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May 20, 2019

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Blockchain in Energy: A Practical Path to Standardization

Our previous post, Blockchain in Energy: Stakeholders, Solutions and the Path to Standardization, focused on the regulatory landscape in the energy industry and how it relates to standardization among blockchain technology in the renewable energy ecosystem. Alternatively, initiatives spearheaded by industry groups, for example the North American Energy Standards Board (NAESB), and the stakeholders working with those groups provide a clearer picture to the practical means to create standardization. Currently, NAESB is developing a standard digital representation of natural gas trade events using blockchain. Their efforts are limited to this particular use case, but the mechanism for developing standards lays out the path for standardization that is replicable for other segments of the energy industry, such as tracking and managing renewable energy certificates (RECs).

NAESB is an industry forum that brings together stakeholders in the wholesale and retail natural gas and electricity marketplaces to develop and promote standards within such marketplaces. NAESB is industry-driven, meaning that all interested parties can join NAESB and those interested parties can propose standards. To keep interests balanced, NAESB is organized by quadrants and those quadrants are further divided into segments. The quadrants are wholesale gas, wholesale electric, and retail markets, and each segment thereof includes the key categories of stakeholders. The Executive Committee, comprised of representatives from each segment, is responsible for standards development. Maintaining these operating procedures allows NAESB to ensure that the standards it develops align with the desires and best interests of the industries it serves.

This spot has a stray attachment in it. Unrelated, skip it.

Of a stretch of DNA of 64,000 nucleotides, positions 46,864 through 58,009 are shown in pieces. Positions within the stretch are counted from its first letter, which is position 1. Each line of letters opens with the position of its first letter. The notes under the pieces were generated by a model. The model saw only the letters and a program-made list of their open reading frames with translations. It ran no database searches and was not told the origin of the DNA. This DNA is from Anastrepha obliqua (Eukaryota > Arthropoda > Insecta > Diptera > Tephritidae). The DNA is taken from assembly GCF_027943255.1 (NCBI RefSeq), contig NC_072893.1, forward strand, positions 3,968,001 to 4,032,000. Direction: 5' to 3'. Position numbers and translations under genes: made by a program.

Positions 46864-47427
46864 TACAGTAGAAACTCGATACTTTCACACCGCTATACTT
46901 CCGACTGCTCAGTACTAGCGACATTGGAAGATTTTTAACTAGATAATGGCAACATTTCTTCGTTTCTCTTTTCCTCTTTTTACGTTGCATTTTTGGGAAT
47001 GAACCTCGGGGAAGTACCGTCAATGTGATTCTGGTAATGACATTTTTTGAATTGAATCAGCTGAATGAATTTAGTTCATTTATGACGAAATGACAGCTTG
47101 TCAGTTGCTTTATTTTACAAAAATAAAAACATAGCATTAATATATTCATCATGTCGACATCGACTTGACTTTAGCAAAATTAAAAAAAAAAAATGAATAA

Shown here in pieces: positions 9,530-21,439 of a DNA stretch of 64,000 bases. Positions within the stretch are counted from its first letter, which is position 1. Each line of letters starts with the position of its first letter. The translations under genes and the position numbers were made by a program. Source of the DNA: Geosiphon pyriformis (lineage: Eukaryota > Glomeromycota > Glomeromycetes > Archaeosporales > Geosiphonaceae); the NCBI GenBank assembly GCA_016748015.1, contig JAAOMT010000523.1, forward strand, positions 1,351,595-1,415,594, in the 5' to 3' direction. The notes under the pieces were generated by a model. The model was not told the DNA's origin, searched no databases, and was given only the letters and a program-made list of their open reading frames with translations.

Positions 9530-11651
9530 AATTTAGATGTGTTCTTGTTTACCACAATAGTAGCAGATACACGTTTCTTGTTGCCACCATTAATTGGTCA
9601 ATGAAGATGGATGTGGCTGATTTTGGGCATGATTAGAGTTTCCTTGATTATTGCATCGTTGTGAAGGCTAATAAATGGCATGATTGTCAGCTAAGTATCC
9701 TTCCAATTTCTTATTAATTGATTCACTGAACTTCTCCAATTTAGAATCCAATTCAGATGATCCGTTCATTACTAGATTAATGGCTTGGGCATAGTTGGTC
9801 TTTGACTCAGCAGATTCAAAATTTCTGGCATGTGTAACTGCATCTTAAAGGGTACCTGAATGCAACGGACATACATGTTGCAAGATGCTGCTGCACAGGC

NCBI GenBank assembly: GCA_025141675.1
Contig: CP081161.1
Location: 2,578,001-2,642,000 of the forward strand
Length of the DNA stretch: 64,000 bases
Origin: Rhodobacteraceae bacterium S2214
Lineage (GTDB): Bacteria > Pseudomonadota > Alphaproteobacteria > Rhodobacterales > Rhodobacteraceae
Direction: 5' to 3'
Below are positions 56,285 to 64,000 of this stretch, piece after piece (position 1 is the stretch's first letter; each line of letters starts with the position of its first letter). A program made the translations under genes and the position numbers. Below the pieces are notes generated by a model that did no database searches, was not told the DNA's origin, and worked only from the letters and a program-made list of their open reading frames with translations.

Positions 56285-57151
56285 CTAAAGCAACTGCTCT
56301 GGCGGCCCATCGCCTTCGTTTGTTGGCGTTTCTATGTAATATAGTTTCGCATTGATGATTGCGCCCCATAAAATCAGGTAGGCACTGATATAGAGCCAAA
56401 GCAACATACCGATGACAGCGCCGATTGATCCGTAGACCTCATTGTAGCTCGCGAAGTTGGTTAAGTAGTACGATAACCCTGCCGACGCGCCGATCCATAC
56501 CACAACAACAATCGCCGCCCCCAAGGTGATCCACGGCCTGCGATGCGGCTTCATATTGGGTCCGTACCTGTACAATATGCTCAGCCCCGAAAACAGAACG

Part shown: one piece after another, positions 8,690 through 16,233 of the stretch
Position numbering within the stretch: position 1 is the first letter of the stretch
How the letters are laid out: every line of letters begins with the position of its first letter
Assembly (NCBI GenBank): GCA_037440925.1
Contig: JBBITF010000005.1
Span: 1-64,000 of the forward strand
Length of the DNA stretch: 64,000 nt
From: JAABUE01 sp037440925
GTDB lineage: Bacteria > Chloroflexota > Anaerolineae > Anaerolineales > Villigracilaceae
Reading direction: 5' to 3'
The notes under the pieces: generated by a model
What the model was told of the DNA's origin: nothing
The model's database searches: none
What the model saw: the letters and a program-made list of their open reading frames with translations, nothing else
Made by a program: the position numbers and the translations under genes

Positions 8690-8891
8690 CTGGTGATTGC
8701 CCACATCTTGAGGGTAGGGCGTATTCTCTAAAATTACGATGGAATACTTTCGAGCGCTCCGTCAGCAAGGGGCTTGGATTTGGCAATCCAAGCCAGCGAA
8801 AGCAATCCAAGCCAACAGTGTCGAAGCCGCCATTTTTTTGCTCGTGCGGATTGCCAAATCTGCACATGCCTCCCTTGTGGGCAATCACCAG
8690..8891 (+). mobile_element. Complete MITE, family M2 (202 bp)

To further the adoption of the standards that NAESB develops, the industry forum coordinates with governmental agencies. NAESB’s certificate of incorporation states, “The objects and purposes of NAESB are to propose and adopt voluntary standards and model business practices.” While NAESB does not compel those in the industry to adopt its standards, the final step in its standards development process is to file a report with the Federal Energy Regulatory Commission (FERC) informing FERC that it has adopted and ratified new standards, and the group cites working with industry regulators as a primary objective in its 2017-2019 Strategic Plan. Oftentimes, FERC incorporates in its regulations the business practice standards adopted by NAESB. On November 15, 2018, FERC incorporated by reference version 3.1 of the business practice standards adopted by the Wholesale Gas Quadrant (WGQ). In its Final Rule to do so, FERC explains that “in section 12(d) of the National Technology Transfer and Advancement Act of 1995 (NTT&AA),13 Congress affirmatively requires federal agencies to use technical standards developed by voluntary consensus standards organizations, like NAESB, as means to carry out policy objectives or activities determined by the agencies.”